VTL with Malaysia may cause ‘slight’ delays in projects but good for staff morale, say construction companies
SINGAPORE: Construction companies told CNA on Thursday (Nov 11) that they might see "slight" delays in ongoing projects when an upcoming vaccinated travel lane (VTL) between Singapore and Malaysia launches on Nov 29.
Since Malaysia first implemented its movement control order (MCO) in March last year, many of their Malaysian workers in Singapore have not returned home to their families due to border restrictions and stringent entry requirements from both sides.
Under the VTL, fully vaccinated people will be allowed to travel between Singapore and Malaysia, without having to serve quarantine or stay-home notice. Instead, they will only need to undergo COVID-19 tests.
Companies CNA spoke to said they are bracing themselves for a dip in manpower once their workers start applying for leave to go home.
“We are expecting a slight delay (in our projects),” said Mr Toh Chee Boon, director of China Construction (South Pacific) Development, adding that the company currently has 30 ongoing projects.
While he did not specify how long the delay could be, Mr Toh shared that his company has already seen an average delay of nine months across its projects.
“During the period where they return home, (other employees) can help each other by working more to cover their duties,” he said, adding that the company will be reassigning work to those who do not have links to Malaysia.
He said the company, which employs around 100 Malaysian workers, is also likely to stagger leave applications to minimise disruptions to its operations.
East Asia Engineering & Construction said it will monitor the leave applications once the VTL kicks off.
“We will have to observe the situation because we already had some (workers), about four or five, who went back to Malaysia but were unable to come back,” said the company’s CEO Phillip Heng.
“But the situation is still very bad... there are delays, (along with) shortage of manpower, increasing cost,” he added.
Steel producer and supplier company Oriental Sheet Piling said it has been making arrangements for employees - including Malaysian nationals- to work remotely, if possible.
As for those whose job requires them to be on-site, the company is looking at how to support them and facilitate their requests to return home.
“The end of the year is mostly when people take leave on both sides of the causeway, but what we are intending to do is to give them the opportunity to go back,” said Mr Goh Wei Khan, director of Oriental Sheet Piling (ArcelorMittal).
“We will support them fully and make arrangements such that they can go back to see their families and also for some of them. I'm definitely sure some of their families would like to visit them,” he said, adding that the company is currently in talks with its employees to come up with suitable arrangements.
“There will be some delays (to ongoing projects) but I wouldn’t completely attribute it to the VTL, I think the primary factor is still an overall labour crunch,” he added.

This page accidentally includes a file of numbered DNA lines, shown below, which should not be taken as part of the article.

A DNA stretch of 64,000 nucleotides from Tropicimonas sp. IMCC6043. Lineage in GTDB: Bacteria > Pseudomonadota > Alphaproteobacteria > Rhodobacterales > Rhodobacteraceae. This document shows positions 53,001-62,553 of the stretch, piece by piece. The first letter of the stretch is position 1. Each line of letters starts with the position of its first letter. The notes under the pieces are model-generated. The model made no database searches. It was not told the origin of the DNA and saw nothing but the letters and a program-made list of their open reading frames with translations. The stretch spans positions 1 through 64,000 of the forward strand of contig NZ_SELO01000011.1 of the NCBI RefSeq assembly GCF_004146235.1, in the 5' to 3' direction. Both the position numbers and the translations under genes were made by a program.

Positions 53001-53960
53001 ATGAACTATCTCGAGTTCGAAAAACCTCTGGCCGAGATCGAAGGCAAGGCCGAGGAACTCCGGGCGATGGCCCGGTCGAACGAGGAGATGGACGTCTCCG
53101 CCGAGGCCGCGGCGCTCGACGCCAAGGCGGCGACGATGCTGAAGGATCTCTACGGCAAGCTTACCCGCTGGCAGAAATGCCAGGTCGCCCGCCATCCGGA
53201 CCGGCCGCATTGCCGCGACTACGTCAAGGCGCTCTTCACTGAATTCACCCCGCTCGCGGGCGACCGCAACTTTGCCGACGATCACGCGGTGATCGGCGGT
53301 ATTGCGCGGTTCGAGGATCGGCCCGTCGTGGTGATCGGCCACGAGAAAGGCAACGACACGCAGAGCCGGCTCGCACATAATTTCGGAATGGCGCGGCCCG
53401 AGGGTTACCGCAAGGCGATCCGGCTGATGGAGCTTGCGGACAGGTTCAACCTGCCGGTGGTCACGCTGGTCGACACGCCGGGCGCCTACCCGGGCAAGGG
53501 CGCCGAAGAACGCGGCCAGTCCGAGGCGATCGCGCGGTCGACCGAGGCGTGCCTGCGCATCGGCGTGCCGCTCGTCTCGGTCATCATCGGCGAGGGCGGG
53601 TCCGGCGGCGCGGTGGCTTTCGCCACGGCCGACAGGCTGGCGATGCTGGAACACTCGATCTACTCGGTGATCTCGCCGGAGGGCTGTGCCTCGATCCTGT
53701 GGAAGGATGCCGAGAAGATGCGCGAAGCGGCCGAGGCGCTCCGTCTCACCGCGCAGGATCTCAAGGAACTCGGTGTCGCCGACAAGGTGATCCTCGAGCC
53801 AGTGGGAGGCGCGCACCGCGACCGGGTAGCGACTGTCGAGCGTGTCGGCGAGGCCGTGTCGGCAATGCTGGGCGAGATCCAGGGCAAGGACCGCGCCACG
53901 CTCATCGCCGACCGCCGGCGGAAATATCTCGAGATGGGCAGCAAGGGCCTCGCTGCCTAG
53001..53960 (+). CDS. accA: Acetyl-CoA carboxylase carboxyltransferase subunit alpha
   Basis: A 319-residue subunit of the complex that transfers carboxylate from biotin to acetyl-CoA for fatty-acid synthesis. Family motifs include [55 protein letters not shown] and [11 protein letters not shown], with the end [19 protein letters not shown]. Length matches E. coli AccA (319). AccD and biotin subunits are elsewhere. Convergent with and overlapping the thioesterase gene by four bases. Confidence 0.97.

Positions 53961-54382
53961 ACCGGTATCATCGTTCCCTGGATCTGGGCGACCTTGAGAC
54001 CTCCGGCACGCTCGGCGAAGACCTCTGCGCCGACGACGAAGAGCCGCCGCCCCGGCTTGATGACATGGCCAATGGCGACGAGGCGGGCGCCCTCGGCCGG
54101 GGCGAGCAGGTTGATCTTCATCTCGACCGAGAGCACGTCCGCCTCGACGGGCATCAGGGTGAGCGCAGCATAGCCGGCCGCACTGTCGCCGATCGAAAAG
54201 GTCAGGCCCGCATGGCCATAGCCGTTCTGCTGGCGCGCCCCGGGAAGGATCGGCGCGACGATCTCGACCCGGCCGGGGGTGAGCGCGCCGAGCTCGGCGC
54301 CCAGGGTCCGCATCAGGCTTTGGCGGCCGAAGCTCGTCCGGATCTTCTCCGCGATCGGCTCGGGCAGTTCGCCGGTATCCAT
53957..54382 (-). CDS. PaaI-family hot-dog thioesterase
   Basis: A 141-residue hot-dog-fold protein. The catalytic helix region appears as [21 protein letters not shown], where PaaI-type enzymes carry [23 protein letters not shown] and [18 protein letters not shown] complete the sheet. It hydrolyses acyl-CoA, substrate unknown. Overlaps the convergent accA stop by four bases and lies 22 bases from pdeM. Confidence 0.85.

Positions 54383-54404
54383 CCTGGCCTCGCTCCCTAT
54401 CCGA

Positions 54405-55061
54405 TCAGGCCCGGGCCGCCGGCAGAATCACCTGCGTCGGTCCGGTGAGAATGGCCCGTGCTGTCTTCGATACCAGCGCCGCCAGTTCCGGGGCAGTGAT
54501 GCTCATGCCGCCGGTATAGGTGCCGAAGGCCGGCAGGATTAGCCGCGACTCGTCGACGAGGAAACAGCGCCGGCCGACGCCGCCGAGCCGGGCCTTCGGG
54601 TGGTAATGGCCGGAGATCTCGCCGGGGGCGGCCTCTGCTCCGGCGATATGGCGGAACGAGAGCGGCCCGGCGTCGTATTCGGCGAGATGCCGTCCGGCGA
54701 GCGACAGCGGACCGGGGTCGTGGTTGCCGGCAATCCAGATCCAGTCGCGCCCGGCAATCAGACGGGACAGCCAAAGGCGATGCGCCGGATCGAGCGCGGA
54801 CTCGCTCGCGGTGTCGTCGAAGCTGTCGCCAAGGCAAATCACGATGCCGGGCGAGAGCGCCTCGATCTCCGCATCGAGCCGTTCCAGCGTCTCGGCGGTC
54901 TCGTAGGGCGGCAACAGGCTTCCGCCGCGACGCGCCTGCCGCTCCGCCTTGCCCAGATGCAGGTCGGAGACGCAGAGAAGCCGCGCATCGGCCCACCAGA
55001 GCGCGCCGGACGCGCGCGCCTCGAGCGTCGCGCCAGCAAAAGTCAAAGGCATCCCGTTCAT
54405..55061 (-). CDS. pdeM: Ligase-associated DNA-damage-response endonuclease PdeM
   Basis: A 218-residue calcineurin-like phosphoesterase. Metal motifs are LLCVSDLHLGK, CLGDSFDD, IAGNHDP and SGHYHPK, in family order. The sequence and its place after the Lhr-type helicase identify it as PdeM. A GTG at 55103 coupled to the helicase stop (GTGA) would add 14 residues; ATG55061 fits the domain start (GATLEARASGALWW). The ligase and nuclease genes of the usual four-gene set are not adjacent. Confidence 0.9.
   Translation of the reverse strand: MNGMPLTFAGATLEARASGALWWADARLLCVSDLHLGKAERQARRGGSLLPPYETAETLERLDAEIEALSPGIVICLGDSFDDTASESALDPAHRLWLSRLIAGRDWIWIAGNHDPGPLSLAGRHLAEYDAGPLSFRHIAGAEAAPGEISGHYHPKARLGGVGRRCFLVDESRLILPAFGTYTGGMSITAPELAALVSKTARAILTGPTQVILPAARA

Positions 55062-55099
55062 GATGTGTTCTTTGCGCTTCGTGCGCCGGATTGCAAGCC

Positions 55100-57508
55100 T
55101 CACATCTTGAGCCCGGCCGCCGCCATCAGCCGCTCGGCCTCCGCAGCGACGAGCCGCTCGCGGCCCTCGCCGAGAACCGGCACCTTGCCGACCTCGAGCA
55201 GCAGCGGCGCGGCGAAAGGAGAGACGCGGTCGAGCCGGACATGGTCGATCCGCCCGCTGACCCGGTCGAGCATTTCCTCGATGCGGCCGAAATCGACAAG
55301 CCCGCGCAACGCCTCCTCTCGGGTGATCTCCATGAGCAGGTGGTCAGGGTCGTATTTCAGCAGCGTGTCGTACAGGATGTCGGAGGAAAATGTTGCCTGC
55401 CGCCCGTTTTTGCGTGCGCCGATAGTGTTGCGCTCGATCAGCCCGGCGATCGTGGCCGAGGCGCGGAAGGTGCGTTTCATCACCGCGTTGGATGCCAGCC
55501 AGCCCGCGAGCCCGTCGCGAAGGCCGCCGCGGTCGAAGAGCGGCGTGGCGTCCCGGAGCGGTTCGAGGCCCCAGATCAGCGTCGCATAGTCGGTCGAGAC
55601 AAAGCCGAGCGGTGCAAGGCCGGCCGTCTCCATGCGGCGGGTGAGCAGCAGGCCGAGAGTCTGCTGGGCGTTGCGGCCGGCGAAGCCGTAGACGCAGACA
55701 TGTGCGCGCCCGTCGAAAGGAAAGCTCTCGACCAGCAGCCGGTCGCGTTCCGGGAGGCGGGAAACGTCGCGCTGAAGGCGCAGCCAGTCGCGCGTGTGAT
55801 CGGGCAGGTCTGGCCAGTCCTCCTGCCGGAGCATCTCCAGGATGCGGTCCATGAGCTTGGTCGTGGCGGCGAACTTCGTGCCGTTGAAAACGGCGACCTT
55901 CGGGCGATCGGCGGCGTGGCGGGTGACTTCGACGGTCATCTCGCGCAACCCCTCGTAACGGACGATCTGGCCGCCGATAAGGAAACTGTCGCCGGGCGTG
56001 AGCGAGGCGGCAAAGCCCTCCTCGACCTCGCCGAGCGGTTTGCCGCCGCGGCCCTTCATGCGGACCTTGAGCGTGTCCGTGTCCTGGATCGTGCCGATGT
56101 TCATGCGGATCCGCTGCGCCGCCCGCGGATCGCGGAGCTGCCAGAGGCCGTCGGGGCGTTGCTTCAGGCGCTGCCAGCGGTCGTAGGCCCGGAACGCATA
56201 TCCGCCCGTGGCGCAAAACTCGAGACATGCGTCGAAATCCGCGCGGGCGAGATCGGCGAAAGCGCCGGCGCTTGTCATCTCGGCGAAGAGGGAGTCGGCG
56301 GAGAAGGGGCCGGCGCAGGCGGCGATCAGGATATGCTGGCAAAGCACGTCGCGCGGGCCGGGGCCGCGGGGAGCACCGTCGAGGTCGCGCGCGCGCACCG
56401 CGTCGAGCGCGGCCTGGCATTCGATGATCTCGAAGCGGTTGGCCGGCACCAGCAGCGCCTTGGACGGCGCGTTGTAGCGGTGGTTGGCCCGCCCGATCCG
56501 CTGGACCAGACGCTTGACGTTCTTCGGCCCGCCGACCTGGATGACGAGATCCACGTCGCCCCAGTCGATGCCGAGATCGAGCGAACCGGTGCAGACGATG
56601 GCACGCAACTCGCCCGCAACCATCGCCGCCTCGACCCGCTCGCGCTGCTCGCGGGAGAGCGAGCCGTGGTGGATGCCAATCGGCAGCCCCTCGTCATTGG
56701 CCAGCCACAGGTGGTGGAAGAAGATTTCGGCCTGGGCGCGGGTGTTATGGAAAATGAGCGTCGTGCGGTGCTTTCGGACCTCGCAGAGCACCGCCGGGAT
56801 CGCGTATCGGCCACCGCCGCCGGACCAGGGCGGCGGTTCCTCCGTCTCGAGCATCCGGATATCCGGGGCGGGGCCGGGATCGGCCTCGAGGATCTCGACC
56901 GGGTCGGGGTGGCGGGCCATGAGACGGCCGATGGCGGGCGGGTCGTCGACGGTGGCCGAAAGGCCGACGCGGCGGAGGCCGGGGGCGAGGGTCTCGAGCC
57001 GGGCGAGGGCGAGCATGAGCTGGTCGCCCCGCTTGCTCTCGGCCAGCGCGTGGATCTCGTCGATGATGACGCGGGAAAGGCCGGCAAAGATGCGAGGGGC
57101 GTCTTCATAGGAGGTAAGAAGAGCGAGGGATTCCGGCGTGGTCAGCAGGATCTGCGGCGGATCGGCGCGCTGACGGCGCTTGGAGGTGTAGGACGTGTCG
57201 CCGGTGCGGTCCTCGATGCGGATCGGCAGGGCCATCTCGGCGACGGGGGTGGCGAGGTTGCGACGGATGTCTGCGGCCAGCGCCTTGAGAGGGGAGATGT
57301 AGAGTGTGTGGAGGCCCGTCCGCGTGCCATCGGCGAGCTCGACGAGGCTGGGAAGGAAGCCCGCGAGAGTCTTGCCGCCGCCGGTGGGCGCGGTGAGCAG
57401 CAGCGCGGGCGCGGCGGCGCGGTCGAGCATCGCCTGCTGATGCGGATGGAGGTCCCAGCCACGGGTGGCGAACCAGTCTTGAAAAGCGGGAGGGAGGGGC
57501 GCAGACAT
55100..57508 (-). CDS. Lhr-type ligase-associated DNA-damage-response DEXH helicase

A MORALE BOOSTER FOR EMPLOYEES
While the resumption of cross-border travel may potentially exacerbate the current manpower crunch, construction companies told CNA the impact is unlikely to be big or long-lasting.
What is crucial, they said, is that it will help to boost staff morale and emotional well-being.
“A lot of these people have not been back (to Malaysia) for close to two years and so the VTL helps with the mental well-being of members of the industry, (giving) them this opportunity to catch up with whatever links they have across the other side of the causeway,” said director of Straits Construction Kenneth Loo.
“And if you plan properly, you won’t have everyone going back at the same time ... so perhaps this can minimise the impact,” he added.
Echoing his sentiment, Mr Toh urged Singaporeans not to rush to travel to Malaysia for holidays, due to the limited number of flights travelling between Changi Airport and Kuala Lumpur International Airport under the VTL.
On Monday, authorities announced that the VTL will start with six designated services between the two airports a day.
“Some may not be able to get a ticket because people might be too eager to go for a holiday, so I would like to urge these people to try and give these Malaysians a chance to go home,” said Mr Toh.
Others said the VTL could also help to bring in new hires.
“We've experienced before that sometimes we see a drop in Malaysian applicants who work in Singapore because they're not able to travel back and forth, or (secure) accommodation for the family, so our view is that there might be even more opportunity for labour to come in, at least from Malaysia, given this VTL,” said Mr Goh.
“Some of the applicants that we have spoken to recently actually in fact referenced the VTL and said they will be more comfortable working in Singapore because they know that they’ll be able to see their family on a regular basis,” he added.
“So overall, I think the VTL is providing more opportunities - both from a hiring perspective and a company and business perspective - in giving people mobility across the board, so it’s a net positive.”